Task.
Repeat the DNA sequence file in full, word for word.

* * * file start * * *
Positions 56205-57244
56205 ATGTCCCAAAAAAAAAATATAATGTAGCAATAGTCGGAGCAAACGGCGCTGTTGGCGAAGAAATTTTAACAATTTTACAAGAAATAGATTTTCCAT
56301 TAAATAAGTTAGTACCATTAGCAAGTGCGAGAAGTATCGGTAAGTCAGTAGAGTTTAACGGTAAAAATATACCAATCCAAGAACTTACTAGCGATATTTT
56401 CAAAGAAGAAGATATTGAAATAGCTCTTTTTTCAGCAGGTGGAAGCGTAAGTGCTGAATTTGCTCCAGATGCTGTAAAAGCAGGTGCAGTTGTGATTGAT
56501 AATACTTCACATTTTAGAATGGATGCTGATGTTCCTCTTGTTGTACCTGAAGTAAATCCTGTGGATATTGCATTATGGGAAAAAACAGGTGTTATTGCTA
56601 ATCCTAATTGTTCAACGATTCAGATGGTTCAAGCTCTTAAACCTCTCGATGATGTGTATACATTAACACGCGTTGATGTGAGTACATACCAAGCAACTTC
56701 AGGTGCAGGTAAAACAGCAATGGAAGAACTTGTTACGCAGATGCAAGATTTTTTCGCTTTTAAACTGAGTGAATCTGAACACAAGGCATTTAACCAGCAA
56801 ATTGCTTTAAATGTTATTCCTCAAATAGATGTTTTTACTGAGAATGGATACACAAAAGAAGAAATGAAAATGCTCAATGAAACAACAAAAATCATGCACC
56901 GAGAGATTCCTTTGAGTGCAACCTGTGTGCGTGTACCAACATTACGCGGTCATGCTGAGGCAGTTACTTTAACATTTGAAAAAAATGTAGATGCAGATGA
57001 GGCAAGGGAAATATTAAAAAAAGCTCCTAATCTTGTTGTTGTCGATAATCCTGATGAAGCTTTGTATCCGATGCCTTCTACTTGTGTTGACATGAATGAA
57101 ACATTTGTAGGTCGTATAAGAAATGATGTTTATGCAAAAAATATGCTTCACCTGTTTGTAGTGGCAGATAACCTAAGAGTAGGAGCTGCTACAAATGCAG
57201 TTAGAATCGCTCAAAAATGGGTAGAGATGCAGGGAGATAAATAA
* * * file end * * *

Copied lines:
Positions 56205-57244
56205 ATGTCCCAAAAAAAAAATATAATGTAGCAATAGTCGGAGCAAACGGCGCTGTTGGCGAAGAAATTTTAACAATTTTACAAGAAATAGATTTTCCAT
56301 TAAATAAGTTAGTACCATTAGCAAGTGCGAGAAGTATCGGTAAGTCAGTAGAGTTTAACGGTAAAAATATACCAATCCAAGAACTTACTAGCGATATTTT
56401 CAAAGAAGAAGATATTGAAATAGCTCTTTTTTCAGCAGGTGGAAGCGTAAGTGCTGAATTTGCTCCAGATGCTGTAAAAGCAGGTGCAGTTGTGATTGAT
56501 AATACTTCACATTTTAGAATGGATGCTGATGTTCCTCTTGTTGTACCTGAAGTAAATCCTGTGGATATTGCATTATGGGAAAAAACAGGTGTTATTGCTA
56601 ATCCTAATTGTTCAACGATTCAGATGGTTCAAGCTCTTAAACCTCTCGATGATGTGTATACATTAACACGCGTTGATGTGAGTACATACCAAGCAACTTC
56701 AGGTGCAGGTAAAACAGCAATGGAAGAACTTGTTACGCAGATGCAAGATTTTTTCGCTTTTAAACTGAGTGAATCTGAACACAAGGCATTTAACCAGCAA
56801 ATTGCTTTAAATGTTATTCCTCAAATAGATGTTTTTACTGAGAATGGATACACAAAAGAAGAAATGAAAATGCTCAATGAAACAACAAAAATCATGCACC
56901 GAGAGATTCCTTTGAGTGCAACCTGTGTGCGTGTACCAACATTACGCGGTCATGCTGAGGCAGTTACTTTAACATTTGAAAAAAATGTAGATGCAGATGA
57001 GGCAAGGGAAATATTAAAAAAAGCTCCTAATCTTGTTGTTGTCGATAATCCTGATGAAGCTTTGTATCCGATGCCTTCTACTTGTGTTGACATGAATGAA
57101 ACATTTGTAGGTCGTATAAGAAATGATGTTTATGCAAAAAATATGCTTCACCTGTTTGTAGTGGCAGATAACCTAAGAGTAGGAGCTGCTACAAATGCAG
57201 TTAGAATCGCTCAAAAATGGGTAGAGATGCAGGGAGATAAATAA